Now onto my only complaint when it comes to fit is the lack of clamping force. YEP! I said the lack of clamp. The ear cups swivel fantastically, the headband adjustment is a type of friction slider that is firm and holds its place. The clamping force is loose on my head and I’d say I have an average size head. I tried multiple times to bend the metal of the headband like I did on the Grado SR80e, but the spring steel Beyer uses just goes back to its original shape. I found if I snug the beyerdynamic DT880 Premium headband down pretty firmly they remain comfortable and feel less like they are going to fall off if I turn quickly turn my head. If you go for the Pro model you won’t likely have this problem.

(Sidenote: I prefer the friction fit headband adjustment Beyer uses over the ratchet type headband adjustment like focal uses. I feel like my head is right between adjustment clicks. This is not something you have to worry about on the DT880 Premium.) 

Notice how thick and comfortable the headband looks

The Sound

Lets finally get into the sound. The DT880 600 ohm headphones are hard to explain. The reason being I almost want to call them boring but they’re certainly not. They are a jack of all trades if you know what I mean. When it comes to sound they are good just about everywhere.

The treble is bright and lively but nowhere close to being too bright to my ears and I’m fairly treble sensitive. On songs like Hey Nineteen by Steely Dan, the cymbals are clean, clear, and realistic. The resolution of the vibration after the initial cymbal hit just floats in the air perfectly.

When it comes to the mid-range and vocals the beyerdynamic DT880 Premium again sounds great. There really isn’t anything bad to say. I will say the are more forward (intimate) when compared to other open-back headphones. This probably because the Beyer Dynamic DT880 has a semi-open back style. ( More on that later) Overall, again the mids are clean, clear and precise.

The bass and sub-bass are fairly good. The initial bass impact on the Drop The Bass(Pt.2) by DJ Magic Mike is solid but as the frequencies shift the bass does tend to drop out. I do want to compare a few headphones at this point though.

Using the Geshelli ENOG2 and Archel 2.5 I listened to the Drop The Bass(Pt.2) using the Hifiman HE4XX, Focal Clear and DT880. I would have thought the Planar HE4XX would have had more impact, but they didn’t. They actually had less and had the worst separation after the bass drops and shifts frequency. The Focal Clear which cost 7 and a half times more had the same initial impact as the DT880 but it maintained a solid little thump after the frequency shifts. The DT880 again comes right in the middle. Its initial impact was good, the separation was better compared to the 4xx but worst than the Clear. The bass was more present after the frequency drop compared to the 4XX.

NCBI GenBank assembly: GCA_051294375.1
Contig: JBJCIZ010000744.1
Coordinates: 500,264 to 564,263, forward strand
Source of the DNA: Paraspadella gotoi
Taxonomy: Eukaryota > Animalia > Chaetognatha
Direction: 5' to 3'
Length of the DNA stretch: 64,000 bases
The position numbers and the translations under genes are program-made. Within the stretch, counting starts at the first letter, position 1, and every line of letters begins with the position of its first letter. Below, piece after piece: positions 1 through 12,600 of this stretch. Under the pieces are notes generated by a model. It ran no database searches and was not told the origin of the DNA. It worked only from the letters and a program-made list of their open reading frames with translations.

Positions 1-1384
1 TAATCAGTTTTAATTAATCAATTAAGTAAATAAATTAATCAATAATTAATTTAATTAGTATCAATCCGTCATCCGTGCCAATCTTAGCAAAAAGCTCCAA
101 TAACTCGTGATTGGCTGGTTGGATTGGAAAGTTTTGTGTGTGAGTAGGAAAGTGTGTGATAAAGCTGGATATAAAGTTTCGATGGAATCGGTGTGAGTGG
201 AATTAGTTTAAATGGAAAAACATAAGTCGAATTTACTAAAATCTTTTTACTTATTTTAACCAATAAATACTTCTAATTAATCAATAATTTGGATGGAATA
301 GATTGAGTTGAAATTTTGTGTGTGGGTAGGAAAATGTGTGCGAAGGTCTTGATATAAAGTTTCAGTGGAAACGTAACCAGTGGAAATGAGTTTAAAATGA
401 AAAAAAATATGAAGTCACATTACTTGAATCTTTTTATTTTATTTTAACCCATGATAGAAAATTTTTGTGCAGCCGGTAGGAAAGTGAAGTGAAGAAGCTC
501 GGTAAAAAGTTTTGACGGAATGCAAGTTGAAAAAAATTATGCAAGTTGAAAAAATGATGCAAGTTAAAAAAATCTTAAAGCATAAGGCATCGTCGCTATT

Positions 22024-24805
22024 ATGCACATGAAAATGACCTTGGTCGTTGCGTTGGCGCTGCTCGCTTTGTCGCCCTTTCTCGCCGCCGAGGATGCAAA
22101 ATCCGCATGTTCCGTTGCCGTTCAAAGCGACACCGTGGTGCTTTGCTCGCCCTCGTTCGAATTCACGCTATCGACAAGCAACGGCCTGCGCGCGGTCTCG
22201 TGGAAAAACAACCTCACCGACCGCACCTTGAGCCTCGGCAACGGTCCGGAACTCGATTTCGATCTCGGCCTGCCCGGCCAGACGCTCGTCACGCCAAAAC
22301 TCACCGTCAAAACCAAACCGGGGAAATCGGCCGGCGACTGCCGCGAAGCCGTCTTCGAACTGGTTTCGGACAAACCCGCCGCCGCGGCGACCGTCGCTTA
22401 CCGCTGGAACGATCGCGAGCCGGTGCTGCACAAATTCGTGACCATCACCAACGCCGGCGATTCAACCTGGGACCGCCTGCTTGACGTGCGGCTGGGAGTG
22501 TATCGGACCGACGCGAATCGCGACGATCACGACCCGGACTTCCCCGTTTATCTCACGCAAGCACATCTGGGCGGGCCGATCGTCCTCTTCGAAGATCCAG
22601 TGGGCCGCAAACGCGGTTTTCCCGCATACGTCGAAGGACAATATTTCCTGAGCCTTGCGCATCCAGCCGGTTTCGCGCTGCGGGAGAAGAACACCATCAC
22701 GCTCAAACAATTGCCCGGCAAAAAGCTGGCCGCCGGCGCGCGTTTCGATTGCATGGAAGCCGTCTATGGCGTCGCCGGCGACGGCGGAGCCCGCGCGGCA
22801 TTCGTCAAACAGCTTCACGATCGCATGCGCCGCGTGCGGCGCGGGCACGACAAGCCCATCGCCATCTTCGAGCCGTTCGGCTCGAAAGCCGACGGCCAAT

Semi-Open Back

I mentioned earlier the DT880 are what Beyerdamic calls semi-open back headphones. Beyer says this design results in low attenuation of ambient noise. What that means in simple terms is the semi-open ear cup design blocks more outside noise vs something truly open back like the Focal Clear or 4XX. The good news is that it works. You can clearly hear things and people around you, the music you listen to will bleed out, it just does it a lot less.

There is a trade-off though. Just as with most things in life, there has to be a balance. The semi-closed design reduces the sound stage. It’s still present, but it is not as large as it would be in other open-back headphones. The upside again is there is more closed cup which results in a bit better bass. So, as I’ve stated before the sound stage is good, not great, so the Beyerdynamic DT880 continues its trend of just being good..lol

A wonderful side effect of the semi-open back design and the skill of Beyerdynamic has resulted in a headphone that is pretty good for gaming. The sound stage is medium-sized and the imaging is accurate in the space. The DT880 are fantastic if you are trying to pinpoint footsteps in a first-person shooter.

Final Thoughts

I started this review saying the DT880 600 ohm was boring, but at the same time its anything but boring. I hope you see what I mean. They are really good headphones. They are good across the board. If you looked at any of the categories I’ve touched on you can probably find a headphone that does better when compared to the DT880. The thing is I don’t think you can find a better overall headphone when you look at performance across ALL the categories I’ve mentioned. If you just want a do it all, good overall headphone, I think the DT880 is hard to beat.

******( Disclamer )*******

The 600-ohm version of the DT880 will certainly need a good headphone amp. I’d say at least 1 watt RMS should be more than enough but more power wouldn’t hurt. I’ve had great results using the Geshelli Archel 2.5, Schiit Audio Magni Heresy, and S.M.S.L. SP200 amps.